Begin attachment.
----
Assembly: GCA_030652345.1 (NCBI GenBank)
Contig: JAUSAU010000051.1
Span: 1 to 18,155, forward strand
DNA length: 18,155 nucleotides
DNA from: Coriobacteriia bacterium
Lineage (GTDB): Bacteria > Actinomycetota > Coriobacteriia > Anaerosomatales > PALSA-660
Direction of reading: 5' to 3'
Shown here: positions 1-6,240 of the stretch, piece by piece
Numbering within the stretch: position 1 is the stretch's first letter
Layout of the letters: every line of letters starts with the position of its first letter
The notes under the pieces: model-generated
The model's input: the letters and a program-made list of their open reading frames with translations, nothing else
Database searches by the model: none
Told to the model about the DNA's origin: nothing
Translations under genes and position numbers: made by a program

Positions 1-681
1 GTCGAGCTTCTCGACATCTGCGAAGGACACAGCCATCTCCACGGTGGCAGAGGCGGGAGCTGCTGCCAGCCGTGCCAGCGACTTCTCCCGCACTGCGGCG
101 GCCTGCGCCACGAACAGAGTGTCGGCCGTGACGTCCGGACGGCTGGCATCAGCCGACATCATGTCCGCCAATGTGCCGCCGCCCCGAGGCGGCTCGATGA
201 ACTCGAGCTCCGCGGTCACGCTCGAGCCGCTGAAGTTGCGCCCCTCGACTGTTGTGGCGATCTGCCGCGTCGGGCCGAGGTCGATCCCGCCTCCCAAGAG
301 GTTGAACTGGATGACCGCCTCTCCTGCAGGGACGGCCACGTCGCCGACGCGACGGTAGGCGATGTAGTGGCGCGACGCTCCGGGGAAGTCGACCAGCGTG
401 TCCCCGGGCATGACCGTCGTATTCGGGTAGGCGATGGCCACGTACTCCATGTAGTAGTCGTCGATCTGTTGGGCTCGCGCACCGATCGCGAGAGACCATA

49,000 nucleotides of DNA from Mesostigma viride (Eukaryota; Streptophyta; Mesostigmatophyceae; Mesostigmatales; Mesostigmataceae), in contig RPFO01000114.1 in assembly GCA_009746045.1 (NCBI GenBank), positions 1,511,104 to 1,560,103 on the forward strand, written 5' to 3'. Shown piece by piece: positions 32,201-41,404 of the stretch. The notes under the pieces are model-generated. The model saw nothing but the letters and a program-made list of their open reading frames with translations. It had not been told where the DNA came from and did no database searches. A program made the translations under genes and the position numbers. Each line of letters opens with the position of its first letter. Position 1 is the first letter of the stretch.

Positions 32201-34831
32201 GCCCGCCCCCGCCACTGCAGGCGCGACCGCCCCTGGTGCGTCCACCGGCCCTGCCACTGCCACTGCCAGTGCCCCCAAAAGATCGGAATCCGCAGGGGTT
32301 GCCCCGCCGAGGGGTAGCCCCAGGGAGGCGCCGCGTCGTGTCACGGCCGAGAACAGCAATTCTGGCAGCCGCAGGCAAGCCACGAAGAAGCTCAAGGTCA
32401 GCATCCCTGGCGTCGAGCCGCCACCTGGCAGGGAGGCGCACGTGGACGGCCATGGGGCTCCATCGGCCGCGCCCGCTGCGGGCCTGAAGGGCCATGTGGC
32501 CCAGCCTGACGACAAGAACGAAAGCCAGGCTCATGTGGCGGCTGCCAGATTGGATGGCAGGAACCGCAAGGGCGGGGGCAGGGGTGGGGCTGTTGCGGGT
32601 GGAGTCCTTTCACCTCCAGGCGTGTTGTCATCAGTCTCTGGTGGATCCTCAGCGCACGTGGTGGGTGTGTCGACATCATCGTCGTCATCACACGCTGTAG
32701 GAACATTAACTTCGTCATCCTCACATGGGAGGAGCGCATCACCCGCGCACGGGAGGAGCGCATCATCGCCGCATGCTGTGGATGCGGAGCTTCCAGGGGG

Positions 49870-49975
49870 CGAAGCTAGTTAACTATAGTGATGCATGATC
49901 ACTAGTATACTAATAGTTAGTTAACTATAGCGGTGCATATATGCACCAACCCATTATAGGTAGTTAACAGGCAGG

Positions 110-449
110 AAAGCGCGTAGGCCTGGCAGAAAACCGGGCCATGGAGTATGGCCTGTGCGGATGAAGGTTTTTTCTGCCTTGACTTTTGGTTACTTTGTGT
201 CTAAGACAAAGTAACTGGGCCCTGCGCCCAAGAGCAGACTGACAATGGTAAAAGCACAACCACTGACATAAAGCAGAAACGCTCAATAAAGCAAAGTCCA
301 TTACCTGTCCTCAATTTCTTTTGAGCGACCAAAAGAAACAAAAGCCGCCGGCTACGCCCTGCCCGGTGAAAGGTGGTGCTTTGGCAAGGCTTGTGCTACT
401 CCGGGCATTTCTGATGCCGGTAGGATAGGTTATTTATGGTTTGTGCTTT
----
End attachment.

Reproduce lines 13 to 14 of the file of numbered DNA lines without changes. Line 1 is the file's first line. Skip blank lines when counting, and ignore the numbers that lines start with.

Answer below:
Database searches by the model: none
Told to the model about the DNA's origin: nothing